We recently rehomed a stray cat from a local animal rescue centre. His name is Fishfingers and he is super-cute (as you can see in the photo above)! One of the first things we’ve had to do is take him to the vet for some vaccinations. My 6-year-old was worried about him: would the cat would be okay? “What is vaccination?” she wanted to know “And why does he have to have it?”
Vaccination is a way of protecting people and animals from infectious diseases. Infectious diseases are caused by things like bacteria and viruses, which can spread between people or between animals or sometimes between people and animals.
For example, you might have heard of a disease called influenza or flu? It is caused by a family of viruses of which some infect people, some infect other mammals and some infect birds. Flu can make you feel very unwell and some types of flu can be very dangerous to certain groups of people. That’s why scientists have developed and tested a vaccine against the flu virus. You might have had the vaccine yourself or know someone who has had it?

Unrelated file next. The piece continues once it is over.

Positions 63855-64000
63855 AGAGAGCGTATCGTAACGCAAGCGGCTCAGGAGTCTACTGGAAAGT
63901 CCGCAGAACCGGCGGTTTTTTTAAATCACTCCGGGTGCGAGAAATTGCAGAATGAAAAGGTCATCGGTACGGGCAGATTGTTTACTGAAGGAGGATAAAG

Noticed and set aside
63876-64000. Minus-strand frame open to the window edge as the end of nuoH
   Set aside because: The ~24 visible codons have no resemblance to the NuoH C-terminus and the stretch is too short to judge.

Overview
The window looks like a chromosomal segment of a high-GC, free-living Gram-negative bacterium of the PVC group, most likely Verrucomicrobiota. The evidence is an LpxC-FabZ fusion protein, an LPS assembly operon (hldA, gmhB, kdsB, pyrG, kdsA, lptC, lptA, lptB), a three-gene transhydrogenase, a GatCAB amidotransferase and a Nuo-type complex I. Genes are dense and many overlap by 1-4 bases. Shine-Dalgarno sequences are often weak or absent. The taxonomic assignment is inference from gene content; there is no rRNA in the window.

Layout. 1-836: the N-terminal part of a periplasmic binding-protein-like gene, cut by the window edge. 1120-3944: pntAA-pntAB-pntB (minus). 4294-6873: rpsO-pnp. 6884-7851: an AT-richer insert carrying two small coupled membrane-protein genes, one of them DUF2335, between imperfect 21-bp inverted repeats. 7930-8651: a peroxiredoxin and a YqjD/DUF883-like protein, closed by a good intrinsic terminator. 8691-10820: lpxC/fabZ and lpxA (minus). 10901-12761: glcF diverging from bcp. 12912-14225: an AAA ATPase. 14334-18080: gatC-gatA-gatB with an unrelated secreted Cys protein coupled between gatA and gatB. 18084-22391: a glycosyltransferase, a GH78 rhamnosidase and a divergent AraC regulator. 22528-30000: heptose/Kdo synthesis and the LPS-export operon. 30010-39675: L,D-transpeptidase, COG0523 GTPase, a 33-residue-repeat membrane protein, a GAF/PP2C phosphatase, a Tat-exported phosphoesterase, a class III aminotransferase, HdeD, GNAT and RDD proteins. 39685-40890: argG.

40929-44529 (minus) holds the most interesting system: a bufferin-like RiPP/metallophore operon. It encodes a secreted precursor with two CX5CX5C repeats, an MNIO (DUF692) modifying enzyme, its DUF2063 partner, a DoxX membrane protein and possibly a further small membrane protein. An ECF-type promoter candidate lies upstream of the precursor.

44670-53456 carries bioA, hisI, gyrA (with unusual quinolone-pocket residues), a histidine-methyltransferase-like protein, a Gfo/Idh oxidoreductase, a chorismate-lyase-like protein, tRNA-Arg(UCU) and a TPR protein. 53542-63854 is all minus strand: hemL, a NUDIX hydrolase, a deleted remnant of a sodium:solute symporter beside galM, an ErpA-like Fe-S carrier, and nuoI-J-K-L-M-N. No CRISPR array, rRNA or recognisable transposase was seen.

But what does a vaccine do? Well, a vaccine is a biological medicine that is made using a weak or safe form of a disease-causing bacteria or virus. When it is given to a person or animal, it doesn’t give them the disease but it does tell their body what that bacteria or virus would look like. Then, if they ever come into contact with the bactera or virus for real, their body will recognise it and fight off the infection without getting poorly.
To find out more about how vaccines work inside your body, you might like to read the BBC Bitesize page about vaccination.
Vaccination is the word we use to describe the process of giving someone a vaccine. Often, a vaccination is given by an injection using a syringe and needle. It doesn’t usually hurt to have a vaccine although can feel a bit uncomfortable or scratchy for a moment or two and maybe a bit sore for a day or so afterwards.
So, to answer my daughter’s questions: vaccination is a way of trying to keep Fishfingers safe from infectious diseases because, if he caught those diseases, they could make him really poorly – and that wouldn’t be very nice for Fishfingers (and it would cost me a lot of money in vet bills)!